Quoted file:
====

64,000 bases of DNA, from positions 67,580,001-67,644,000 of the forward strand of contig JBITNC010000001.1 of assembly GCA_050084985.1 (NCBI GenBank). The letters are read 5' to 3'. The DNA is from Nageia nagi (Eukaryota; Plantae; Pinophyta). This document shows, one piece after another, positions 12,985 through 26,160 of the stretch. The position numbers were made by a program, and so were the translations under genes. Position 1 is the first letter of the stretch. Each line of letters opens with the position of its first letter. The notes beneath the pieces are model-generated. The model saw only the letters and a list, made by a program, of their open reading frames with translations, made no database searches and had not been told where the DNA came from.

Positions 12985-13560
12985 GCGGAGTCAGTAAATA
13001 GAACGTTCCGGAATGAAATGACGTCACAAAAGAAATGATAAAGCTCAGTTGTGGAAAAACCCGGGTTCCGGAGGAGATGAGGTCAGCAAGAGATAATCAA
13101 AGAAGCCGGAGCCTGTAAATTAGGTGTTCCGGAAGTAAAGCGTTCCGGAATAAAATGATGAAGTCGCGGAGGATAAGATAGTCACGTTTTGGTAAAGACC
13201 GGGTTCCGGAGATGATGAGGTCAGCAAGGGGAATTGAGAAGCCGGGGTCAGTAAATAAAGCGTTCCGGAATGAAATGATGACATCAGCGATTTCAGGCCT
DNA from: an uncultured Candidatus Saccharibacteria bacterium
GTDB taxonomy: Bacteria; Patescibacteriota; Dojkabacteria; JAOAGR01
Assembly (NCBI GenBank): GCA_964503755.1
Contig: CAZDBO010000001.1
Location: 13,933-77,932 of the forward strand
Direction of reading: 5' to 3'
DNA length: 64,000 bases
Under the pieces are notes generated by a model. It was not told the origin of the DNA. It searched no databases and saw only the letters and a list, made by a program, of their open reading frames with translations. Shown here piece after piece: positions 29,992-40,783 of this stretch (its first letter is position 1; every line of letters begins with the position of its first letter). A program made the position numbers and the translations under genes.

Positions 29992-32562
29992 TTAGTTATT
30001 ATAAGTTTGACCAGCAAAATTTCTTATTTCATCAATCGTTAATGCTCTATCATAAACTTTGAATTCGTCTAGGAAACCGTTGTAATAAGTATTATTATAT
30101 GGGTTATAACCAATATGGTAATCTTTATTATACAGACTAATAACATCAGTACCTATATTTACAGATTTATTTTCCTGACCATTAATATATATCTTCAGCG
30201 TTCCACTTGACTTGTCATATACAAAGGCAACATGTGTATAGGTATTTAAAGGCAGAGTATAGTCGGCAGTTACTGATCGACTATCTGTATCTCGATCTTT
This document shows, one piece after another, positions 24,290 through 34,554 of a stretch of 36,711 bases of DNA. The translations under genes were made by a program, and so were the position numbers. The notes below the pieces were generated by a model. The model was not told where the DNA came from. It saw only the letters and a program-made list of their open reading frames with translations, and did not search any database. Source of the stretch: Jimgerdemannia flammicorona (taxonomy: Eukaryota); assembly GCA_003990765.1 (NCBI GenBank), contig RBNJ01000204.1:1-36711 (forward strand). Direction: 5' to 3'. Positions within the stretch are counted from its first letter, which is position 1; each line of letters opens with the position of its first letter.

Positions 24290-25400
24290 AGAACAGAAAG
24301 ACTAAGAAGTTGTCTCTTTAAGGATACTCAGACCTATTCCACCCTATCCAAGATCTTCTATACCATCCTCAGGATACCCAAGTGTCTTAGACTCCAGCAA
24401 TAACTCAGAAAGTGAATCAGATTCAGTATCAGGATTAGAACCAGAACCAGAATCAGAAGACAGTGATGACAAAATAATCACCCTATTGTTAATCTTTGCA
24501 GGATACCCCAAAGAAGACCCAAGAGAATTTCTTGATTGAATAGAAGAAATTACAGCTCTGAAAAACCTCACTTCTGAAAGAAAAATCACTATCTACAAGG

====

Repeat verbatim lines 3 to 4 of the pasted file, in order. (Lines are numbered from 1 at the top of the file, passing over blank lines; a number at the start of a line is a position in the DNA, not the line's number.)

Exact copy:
12985 GCGGAGTCAGTAAATA
13001 GAACGTTCCGGAATGAAATGACGTCACAAAAGAAATGATAAAGCTCAGTTGTGGAAAAACCCGGGTTCCGGAGGAGATGAGGTCAGCAAGAGATAATCAA